Tuesday, November 17, 2009

The Essential Thor (no footnotes, just gut.)

I've been working with the character of Thor, the Norse god of thunder and lightning, for years. Years of research and reading and false starts and conversations in the dark with the ceiling that resulted in terrible stories and drafts while I struggled to pinpoint what was there. Years of trying to understand what was at the heart of this god, who was so loved by his people, honored even in many ways above Odin the All-Father. Loved so much, even now, that he was re-imagined and transported into the medium of the comic book for the modern world. Thor, who we will soon be over-saturated by, in the quest for world domination and movie marketing schemes. Hollywood always knows how to run a good man into the ground. But for myself, I'm hoping they do him justice, because after years of trying to find the answer of this god's character, this god's essence, this god's spirit within the scraps of mythology we're given, he became my most favorite of all mythological heroes. (Theseus may be coming in at a close second, but don't tell Thor. He'll start going on about how Theseus is "unworthy".)

I think that there was a very good reason that Thor was the preferred god of the everyman, and I don't think that it was because he was stupid, or because he was always getting into brawls and slaughtering giants, or because he was often drunk on mead and loved to feast with the best of us. I don't even think it was because he cross-dressed, although Mimzy tells that story better than I've ever heard it before. I think the reason Thor was so beloved was because he always helped his people. Thor was the god that could be depended on, no matter what had happened, to go out and do what had to be done-- whether that was beating down on Loki, or killing off giants, or drinking a ton of mead, or dressing up as a woman. Thor was intensely loyal, unwavering, and good.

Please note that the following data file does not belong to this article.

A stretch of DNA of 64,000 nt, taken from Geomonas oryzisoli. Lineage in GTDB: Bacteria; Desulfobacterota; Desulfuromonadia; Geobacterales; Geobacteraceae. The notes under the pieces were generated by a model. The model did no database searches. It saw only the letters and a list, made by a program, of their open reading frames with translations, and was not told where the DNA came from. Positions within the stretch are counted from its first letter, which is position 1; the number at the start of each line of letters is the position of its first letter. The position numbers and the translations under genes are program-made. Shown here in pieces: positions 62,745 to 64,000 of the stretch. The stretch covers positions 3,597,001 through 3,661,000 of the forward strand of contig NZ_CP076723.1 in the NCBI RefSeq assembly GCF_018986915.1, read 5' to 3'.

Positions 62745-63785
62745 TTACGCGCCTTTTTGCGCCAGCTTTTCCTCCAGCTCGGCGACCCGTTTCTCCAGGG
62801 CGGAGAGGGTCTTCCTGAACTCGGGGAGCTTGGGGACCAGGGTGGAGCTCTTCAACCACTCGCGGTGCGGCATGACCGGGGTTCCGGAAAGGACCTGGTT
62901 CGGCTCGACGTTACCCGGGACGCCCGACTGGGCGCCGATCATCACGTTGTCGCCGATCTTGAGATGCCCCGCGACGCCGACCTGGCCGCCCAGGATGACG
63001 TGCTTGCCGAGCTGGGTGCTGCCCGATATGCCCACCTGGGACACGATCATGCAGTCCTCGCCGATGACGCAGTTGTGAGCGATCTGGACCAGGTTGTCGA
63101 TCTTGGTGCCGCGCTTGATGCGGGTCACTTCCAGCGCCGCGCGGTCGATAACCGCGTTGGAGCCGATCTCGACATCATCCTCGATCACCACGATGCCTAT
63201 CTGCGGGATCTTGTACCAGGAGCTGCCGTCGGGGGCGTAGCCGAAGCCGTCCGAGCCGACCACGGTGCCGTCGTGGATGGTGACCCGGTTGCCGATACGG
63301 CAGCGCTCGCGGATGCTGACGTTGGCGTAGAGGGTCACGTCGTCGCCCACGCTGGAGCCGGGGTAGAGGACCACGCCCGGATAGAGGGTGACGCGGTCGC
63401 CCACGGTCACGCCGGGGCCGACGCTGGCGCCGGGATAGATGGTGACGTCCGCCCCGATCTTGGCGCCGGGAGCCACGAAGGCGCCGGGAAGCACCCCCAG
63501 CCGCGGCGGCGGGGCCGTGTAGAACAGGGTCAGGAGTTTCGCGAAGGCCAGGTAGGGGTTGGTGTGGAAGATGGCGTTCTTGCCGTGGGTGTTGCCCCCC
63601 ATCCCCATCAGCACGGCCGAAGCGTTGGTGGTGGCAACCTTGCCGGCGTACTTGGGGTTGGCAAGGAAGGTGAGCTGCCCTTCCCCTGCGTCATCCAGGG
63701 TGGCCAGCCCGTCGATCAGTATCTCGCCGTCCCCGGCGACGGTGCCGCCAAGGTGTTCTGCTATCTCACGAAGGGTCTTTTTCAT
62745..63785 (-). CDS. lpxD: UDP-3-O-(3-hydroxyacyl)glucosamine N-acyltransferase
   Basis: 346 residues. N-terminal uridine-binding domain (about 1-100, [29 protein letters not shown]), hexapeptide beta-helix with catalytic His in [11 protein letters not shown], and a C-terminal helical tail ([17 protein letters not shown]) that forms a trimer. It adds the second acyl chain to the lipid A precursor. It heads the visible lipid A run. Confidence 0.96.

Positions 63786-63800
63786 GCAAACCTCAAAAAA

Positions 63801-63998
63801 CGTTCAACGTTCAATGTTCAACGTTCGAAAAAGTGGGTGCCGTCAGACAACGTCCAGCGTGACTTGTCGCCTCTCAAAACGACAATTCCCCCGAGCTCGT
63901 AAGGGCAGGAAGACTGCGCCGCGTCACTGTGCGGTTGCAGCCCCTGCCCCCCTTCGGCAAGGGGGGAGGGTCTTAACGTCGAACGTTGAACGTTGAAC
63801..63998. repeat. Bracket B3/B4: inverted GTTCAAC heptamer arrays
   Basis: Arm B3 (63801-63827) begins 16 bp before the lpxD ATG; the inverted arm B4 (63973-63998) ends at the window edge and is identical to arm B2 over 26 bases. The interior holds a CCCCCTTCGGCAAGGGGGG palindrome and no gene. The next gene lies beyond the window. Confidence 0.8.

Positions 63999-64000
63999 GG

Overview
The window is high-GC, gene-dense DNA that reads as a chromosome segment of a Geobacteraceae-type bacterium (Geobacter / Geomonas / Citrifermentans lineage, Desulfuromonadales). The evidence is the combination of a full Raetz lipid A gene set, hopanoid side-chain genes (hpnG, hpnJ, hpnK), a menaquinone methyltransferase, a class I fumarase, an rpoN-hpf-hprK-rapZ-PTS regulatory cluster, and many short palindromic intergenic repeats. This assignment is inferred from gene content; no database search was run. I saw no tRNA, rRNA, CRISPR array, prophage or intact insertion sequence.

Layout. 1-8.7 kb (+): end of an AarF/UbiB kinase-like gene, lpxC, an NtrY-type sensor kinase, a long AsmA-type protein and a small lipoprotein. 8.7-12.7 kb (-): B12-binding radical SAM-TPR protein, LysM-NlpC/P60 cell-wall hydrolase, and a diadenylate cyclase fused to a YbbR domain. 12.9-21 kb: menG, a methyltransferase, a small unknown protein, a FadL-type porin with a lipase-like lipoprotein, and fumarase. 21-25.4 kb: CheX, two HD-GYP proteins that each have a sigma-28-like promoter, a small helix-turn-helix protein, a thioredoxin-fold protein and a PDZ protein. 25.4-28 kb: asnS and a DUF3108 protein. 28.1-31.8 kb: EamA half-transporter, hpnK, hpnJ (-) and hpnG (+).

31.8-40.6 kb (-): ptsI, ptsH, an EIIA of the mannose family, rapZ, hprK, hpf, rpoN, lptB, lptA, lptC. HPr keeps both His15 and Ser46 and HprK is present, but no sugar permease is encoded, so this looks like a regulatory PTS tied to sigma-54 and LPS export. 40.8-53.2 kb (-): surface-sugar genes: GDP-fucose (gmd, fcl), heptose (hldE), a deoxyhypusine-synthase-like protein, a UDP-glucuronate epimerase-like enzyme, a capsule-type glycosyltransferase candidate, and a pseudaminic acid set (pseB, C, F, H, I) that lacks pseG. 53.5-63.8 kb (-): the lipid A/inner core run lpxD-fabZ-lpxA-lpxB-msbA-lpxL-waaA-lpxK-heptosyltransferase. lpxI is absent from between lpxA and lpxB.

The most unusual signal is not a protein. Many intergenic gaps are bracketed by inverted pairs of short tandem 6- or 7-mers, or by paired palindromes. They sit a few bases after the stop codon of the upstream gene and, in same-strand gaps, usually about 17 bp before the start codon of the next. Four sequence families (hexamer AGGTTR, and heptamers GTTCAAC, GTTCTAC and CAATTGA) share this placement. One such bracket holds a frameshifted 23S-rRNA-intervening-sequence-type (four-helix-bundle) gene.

That's not to say he couldn't be led off track every so often. Loki makes this perfectly clear in all the stories where they travel together to accomplish some task, or just for the sake of getting out and about. Perhaps Thor is trusting to a fault. Certainly he doesn't seem to take to deception very easily when he's forced to employ its arts. He's not at all like Loki in that way. He'd much rather bust down the door and employ a frontal assault, even if he can't win. And that in itself is something admirable, too-- it's one of the things that I, as a woman, have always respected in those men who also share that characteristic. The men who throw their punches and then shake it off, and buy one another a drink afterwards.



Not that I advocate violence and punch-throwing, but there's certainly something to be said for putting the differences behind you and moving on. And I think that if there is anything that Thor had mastered, it was that particular character trait. Time and again we see Loki do something ridiculously stupid or awful, and Thor, irate, telling him to fix it or else. And time and again, after Loki has corrected his error, Thor goes back to the equilibrium of trusting friendship. Taking back up with Loki as if there had been no incident at all. Obviously there is a limit to his patience in this regard, just as every human has a limit for perpetual idiocy, but Loki really has to work to get there, and even then it is more the will of the gods as a whole than it is Thor's own choice to punish Loki so severely, and only after Loki has systematically insulted and affronted every single one of them.